All of this is a familiar story.  Nunpa looks at the ‘4th’ level of genocide too, which is to ‘impose an ideology’ on the conquered.  Indian ceremonies were deemed ‘offensive.’  Boarding schools were built.  Native religious and cultural symbols were burnt by Protestant leaders.  He concentrates on the barbaric treatment of the Dakota people in and around Minnesota by the government and church, as he is Dakota.  Scalp bounties, a concentration camp, hangings, starvation, a forced march, ethnic cleansing by forced removal – all in Minnesota, another ‘land of milk and honey.’  Nunpa shows how many acts were inspired by Christian ideology, giving a Biblical base to Manifest Destiny, ‘killing everything that moves’ of those who stand in the way of the ‘chosen people.’

This book will deepen your understanding of the religious connections to ethnic warfare and extermination, which is still going on across the world – not just through Christianity, but every religion.  Theocracy and fundamentalist religion pose a bulwark for reactionary ruling elites, which they use to increase their power, profits and wealth.               

Prior blog reviews on this subject, use blog search box, upper left to investigate our 14-year archive: “Deadwood,” “Lewis and Clark,” “Indigenous People’s History,” “Loaded,” (both by Dunbar-Ortiz); “Indian Country Noir,” “There There,” “The Heart of Everything There Is,” “Empire of the Summer Moon.”

And I bought it from May Day’s excellent indigenous section!

Red Frog

September 3,2021

Monday, August 30, 2021

Down the Upstairs...

 “The White Lotus,” Season 1, directed by Mike White, 2021

A newly-wed couple, a CEO’s family and friend and a sad, lonely woman holiday in Hawaii, at the very upscale White Lotus resort.  They are nearly all light-skinned and wealthy.  As their transport boat arrives, they are greeted by the resort’s employees, led by its perpetually-grinning Australian resort manager.  One is a young Hawaiian woman on her first day at work; one is a dark-skinned spa manager; the others are light-skinned, a young man working a porter job and a masseuse.  A handsome Hawaiian entertainer and porter plays a role later.  We find out that even the overly-pleasing ‘white’ Australian resort manager is a peon too.

Aloha Rich People!

The show is set up as a U.S. Upstairs/Downstairs for modern times, a Downton Abbey that does not historicize ‘servantry.’ The manager instructs the new woman that she has to always smile and treat the guests like giant babies.  What he doesn’t realize is that she is pregnant and about to give birth, but is too afraid to tell anyone on her first day. Eventually her water breaks, a doctor is called and she gives birth in the manager’s office.  The manager is ashamed of himself for not noticing – and that is the last we hear of her!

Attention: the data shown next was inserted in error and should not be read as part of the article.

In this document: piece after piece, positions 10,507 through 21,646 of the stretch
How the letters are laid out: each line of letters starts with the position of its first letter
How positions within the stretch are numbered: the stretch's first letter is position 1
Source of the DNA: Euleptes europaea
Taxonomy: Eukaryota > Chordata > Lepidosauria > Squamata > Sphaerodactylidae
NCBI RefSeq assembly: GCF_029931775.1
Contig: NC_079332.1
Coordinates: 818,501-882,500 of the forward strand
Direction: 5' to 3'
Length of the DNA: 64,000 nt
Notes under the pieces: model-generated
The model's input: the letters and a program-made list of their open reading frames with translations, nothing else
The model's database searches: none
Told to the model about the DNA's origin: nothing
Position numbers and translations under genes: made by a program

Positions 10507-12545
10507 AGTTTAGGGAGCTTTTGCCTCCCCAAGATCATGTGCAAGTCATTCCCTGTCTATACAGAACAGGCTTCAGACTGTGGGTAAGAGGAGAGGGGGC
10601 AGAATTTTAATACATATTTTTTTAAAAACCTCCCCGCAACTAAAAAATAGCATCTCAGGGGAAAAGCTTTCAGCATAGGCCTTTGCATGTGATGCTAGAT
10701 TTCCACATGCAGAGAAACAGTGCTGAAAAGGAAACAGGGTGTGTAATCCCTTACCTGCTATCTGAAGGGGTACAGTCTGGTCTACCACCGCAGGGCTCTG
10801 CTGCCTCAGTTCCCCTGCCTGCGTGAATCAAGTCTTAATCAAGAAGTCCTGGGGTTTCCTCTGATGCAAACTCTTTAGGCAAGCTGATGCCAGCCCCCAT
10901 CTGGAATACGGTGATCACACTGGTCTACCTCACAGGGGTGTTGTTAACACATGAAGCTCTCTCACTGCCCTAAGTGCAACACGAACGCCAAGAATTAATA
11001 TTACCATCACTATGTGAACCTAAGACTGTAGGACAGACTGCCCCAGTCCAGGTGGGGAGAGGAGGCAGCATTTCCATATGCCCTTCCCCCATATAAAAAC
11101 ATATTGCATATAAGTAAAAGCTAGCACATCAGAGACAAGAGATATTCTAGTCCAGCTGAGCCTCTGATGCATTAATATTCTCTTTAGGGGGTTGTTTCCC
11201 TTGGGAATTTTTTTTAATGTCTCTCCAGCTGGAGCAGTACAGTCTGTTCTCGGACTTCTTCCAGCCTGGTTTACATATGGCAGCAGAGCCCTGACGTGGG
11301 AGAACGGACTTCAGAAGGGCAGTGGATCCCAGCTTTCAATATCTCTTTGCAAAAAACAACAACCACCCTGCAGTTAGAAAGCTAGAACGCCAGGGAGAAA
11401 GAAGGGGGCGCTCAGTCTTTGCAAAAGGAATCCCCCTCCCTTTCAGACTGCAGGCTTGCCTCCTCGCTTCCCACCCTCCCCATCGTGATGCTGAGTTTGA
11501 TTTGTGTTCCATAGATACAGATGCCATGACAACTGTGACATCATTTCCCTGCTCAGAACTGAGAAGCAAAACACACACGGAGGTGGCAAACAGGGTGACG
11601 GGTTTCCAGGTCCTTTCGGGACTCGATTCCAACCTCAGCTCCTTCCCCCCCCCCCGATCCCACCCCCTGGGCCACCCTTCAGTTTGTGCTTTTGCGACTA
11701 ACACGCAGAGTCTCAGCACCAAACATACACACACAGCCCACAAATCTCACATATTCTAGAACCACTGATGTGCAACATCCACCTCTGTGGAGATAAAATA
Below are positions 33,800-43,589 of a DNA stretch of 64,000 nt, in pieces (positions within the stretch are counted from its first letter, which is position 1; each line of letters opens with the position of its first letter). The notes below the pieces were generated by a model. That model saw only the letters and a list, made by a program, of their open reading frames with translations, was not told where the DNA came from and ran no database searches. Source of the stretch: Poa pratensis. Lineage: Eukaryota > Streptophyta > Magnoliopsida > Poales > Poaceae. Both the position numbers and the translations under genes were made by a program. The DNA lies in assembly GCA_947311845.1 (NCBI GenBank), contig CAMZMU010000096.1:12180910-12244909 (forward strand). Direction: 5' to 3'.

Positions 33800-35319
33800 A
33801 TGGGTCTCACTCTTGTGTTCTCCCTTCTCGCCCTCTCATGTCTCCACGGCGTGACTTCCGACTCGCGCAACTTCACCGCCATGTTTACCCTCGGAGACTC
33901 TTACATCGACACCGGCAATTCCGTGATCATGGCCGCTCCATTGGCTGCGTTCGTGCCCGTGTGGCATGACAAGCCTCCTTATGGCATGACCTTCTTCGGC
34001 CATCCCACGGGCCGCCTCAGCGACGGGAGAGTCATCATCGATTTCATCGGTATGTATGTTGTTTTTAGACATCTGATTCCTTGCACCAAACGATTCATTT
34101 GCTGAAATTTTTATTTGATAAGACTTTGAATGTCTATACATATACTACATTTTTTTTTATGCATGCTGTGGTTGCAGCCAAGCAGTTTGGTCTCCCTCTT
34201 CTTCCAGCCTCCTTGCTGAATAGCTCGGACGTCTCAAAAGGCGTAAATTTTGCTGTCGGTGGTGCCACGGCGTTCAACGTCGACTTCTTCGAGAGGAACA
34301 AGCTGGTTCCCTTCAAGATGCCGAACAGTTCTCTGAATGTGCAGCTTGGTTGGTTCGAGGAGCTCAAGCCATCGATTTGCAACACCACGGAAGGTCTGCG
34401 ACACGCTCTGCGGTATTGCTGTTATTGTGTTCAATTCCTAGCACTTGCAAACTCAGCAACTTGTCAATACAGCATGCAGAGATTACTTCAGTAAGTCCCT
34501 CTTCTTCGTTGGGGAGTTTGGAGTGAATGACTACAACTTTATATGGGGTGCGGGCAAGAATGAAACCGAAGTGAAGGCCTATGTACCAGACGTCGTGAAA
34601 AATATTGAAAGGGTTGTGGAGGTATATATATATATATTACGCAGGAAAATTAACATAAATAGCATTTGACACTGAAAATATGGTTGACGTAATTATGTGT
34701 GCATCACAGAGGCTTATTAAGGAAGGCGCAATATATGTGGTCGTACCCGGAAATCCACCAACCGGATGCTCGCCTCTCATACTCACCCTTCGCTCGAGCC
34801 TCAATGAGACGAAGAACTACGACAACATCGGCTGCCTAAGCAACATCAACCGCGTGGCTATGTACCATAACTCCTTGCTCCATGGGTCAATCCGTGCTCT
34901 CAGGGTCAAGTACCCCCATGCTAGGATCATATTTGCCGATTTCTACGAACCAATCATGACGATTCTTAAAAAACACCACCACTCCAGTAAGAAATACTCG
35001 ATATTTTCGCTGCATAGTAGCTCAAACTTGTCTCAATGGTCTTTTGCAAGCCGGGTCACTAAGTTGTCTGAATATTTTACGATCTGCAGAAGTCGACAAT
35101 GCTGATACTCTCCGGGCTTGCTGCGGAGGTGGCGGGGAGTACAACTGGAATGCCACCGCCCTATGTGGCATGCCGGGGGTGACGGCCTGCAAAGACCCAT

After the first episode, the focus is increasingly on the wealthy guests and their conflicts or engagement with the workers, but mostly among themselves.  This approach is the standard one, relegating workers to a side-show, now just an 'upstairs.'  The needy, out of control woman is going to scatter her hated mother’s ashes in the ocean.  She demands immediate massage services and ultimately ‘befriends’ the spa manager, who she lures into being a friend with the offer of funding her own business.  She later dumps her for a skinny “BLM” boyfriend, and no funds are forthcoming.

The newly-weds slowly come apart, as the rich, mamas’ boy husband is miffed that he did not get the exact suite he booked on-line, and got another quite beautiful one instead.  He becomes obsessed with ruining the resort manager behind the mistake, and his new wife notices how boorish he has become.  His mother shows up to further embarrass the poor, cute bride, who thought she was on a honeymoon, not locked in a room with an entitled frat-boy moron who is only interested in sex.

The female CEO’s family – her oversharing and neurotic husband, their ‘on-the-spectrum’ son, her obnoxiously politically-correct daughter and her darker-skinned friend who is no better - crack apart, then come together, then crack apart, then …  The CEO is working on holiday, making sure her Zoom sessions feature the correct furniture backgrounds.  She is the competent one in the bunch.  The husband decides to get to know his withdrawn son, who loses his iPad, iPhone and laptop in the surf by accident and has to go ‘cold turkey’ in the real world.  They sit in the pool to learn to scuba, while the husband talks to his son about his infidelity.  Yikes!  The kid is the only likable character in this bunch after he sleeps on the beach and meets a group of islanders paddling their out-rigger ocean canoe.

No matter what we read ... we learn nothing.

Books play a role in defining the characters.  At first we see the girls reading Nietzsche and Freud; then a day later left feminist Camille Paglia and Frantz Fanon’s Wretched of the Earth, all the while lying in their swimsuits by the pool. Oh so intellectual and radical.  This reminds one of the comedy scene in Goodbye Columbus where a bikini-clad girl barely reads War and Peace on the beach.  The newly-wed husband is always reading the noxious Malcolm Gladwell book Blink, about how instant decisions are the best. The newly-wed wife is reading some sappy romance, which figures.